In the study area, mangrove forest covered 79,593 ha in 2015 and increased to 90,777 ha in 2020. The loss of mangroves from 2015 to 2020 was 16,138 ha (approximately 20.3%), while 27,322 ha (approximately 34.1%) was restored or newly planted. As a consequence, the Mekong Delta’s overall net area of mangrove forest increased by 11,184 ha (approximately 2,237 ha per year). Classification findings indicated that almost 80% of mangrove area remained unchanged. A more detailed analysis at the commune level revealed variations in the rate of mangrove change. Out of the 102 communes in the study area, mangrove area increased in 54 communes but decreased in the remaining 48 communes (Figure 3). The communes with mangrove area loss were mainly in the western Kien Giang province and in the eastern Tra Vinh and Bac Lieu provinces while the provinces of Ca Mau, Ben Tre, and Soc Trang had the majority of communes that experienced increasing mangrove areas. The communes with the most significant increase in mangrove area were Vien An Dong (2,810 ha), Lam Hai (1,860 ha), Vien An (1,894 ha), Rach Goc (1,020 ha), Tan An Tay (993 ha), and Dat Mui (748 ha). In contrast, Vinh Hai (-185 ha), Binh An (-160 ha), Vinh Thinh (-145 ha), Tan Thuan (-86 ha), and Thuan Hoa (-83 ha) communes lost the largest areas of mangroves (Figure 3; Supplementary Table S2). Supplementary Table S2 also provides more detailed information on the area of mangroves gained and lost for the entire study area.


Figure 3 Histogram showing the number of communes that lost and gained mangroves during 2015-2020.


Achievements in mangrove restoration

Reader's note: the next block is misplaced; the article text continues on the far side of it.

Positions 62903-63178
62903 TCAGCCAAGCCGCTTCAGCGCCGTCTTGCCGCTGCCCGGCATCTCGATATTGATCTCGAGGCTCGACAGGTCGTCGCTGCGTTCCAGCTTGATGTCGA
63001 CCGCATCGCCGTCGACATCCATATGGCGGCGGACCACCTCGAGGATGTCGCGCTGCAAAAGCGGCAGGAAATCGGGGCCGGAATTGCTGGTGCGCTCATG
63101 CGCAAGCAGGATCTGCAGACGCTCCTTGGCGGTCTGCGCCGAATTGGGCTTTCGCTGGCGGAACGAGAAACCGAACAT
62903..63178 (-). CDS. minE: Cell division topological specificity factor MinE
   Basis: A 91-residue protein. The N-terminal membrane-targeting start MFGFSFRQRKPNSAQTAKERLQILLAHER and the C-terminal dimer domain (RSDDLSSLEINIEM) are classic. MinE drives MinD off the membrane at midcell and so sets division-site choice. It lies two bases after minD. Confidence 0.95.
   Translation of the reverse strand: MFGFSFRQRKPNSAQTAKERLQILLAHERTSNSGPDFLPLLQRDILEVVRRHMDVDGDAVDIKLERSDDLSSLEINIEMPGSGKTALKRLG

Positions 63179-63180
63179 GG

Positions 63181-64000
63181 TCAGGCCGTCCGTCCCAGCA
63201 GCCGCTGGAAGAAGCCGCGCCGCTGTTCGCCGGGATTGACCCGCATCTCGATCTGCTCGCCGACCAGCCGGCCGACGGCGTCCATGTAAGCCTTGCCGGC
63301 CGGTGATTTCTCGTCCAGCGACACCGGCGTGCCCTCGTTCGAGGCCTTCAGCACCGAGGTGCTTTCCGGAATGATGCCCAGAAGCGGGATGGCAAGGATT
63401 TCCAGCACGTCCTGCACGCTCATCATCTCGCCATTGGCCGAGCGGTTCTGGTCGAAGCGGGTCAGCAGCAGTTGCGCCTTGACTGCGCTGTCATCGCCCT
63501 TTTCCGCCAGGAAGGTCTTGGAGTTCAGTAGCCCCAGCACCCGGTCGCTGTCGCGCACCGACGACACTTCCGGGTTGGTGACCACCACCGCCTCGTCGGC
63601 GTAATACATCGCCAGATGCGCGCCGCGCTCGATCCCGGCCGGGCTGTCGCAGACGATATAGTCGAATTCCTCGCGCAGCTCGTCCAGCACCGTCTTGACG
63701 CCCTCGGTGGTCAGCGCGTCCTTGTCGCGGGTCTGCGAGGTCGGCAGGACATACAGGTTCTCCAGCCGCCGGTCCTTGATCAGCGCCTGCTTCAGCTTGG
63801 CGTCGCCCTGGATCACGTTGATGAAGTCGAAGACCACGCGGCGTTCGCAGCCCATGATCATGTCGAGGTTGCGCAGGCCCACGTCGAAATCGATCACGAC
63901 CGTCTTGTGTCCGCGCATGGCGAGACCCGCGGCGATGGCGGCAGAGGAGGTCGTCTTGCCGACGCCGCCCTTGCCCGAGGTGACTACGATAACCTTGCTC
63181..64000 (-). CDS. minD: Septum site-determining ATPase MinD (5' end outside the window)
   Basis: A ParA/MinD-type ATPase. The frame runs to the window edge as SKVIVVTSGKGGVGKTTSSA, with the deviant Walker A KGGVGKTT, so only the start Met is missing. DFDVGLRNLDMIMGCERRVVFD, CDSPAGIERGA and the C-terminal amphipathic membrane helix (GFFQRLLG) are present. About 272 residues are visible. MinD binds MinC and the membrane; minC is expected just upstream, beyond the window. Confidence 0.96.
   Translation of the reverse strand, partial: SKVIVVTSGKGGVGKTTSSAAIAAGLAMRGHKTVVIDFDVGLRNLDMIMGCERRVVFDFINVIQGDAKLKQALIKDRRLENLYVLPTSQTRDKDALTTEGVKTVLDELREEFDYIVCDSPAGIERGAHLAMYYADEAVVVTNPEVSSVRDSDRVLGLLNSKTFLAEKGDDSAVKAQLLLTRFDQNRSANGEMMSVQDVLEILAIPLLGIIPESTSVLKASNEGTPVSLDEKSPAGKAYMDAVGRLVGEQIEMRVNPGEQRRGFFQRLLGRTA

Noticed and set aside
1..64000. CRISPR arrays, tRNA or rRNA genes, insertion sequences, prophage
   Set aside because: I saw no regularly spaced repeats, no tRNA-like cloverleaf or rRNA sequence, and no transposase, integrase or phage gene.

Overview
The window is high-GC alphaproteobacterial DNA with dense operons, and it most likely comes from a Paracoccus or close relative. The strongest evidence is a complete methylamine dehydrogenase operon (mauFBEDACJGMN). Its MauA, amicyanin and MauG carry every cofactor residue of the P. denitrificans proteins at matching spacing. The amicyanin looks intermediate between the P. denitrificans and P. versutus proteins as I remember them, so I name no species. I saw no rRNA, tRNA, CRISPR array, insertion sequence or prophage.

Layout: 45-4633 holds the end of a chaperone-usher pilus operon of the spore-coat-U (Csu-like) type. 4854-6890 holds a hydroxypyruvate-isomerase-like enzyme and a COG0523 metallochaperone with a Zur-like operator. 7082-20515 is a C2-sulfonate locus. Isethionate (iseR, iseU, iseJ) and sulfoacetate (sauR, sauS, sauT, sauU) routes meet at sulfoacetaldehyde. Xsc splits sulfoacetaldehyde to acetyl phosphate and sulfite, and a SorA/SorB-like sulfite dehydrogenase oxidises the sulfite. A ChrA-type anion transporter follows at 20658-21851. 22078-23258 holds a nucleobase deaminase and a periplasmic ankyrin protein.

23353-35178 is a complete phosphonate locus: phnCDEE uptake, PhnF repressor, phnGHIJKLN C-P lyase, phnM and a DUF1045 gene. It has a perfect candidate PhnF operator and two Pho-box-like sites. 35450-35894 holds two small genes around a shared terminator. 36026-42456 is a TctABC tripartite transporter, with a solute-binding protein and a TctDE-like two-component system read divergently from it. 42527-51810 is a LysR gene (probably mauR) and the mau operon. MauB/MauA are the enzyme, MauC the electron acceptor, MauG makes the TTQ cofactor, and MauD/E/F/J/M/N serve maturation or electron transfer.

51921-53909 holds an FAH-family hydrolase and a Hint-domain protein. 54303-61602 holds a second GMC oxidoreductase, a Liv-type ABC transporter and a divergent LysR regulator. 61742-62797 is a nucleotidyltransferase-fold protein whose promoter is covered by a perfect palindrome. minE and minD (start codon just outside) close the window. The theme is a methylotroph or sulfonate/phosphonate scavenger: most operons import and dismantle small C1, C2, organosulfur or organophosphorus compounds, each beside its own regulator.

Both natural and anthropogenic factors have caused major losses in Vietnam’s mangrove area and distribution (Hawkins et al., 2010; Dat and Yoshino, 2011; Pham and Yoshino, 2016; Hauser et al., 2017; Nguyen et al., 2019). In this study, analyses of WorldView-2 data for the period of 2015 to 2020 revealed that mangrove area has increased by 11,184 ha in seven provinces of the Mekong Delta (approximately 2.8% increase by area per year) (Supplementary Table S2). The rate of mangrove increase in this study area is higher than the estimate of 0.4% by area per year for nine southern provinces (include Ho Chi Minh city, Ba Ria - Vung Tau and 07 provinces of the Mekong Delta) (Hawkins et al., 2010; Pham et al., 2022), lower than in other parts of the country like Thanh Hoa in the north where mangroves increased up to 16% by area per year (Nguyen et al., 2020a) and much better than many other parts of the world where mangrove loss is still occurring (Toosi et al., 2019; Halder et al., 2021; Kiprono, 2021). Beside the differences in time periods and the extent of study areas, the resolution of the satellite images used also caused the differences in estimates of mangrove change. Vietnam’s mangrove forests are mostly distributed in elongated or fragmented patches which are often narrower or smaller than the pixel size of medium-resolution imagery with 10-100 m resolution. Xia et al. (2018) discussed mapping mangrove forests with high-resolution imagery with several meters resolution can produce results with the highest accuracy to date.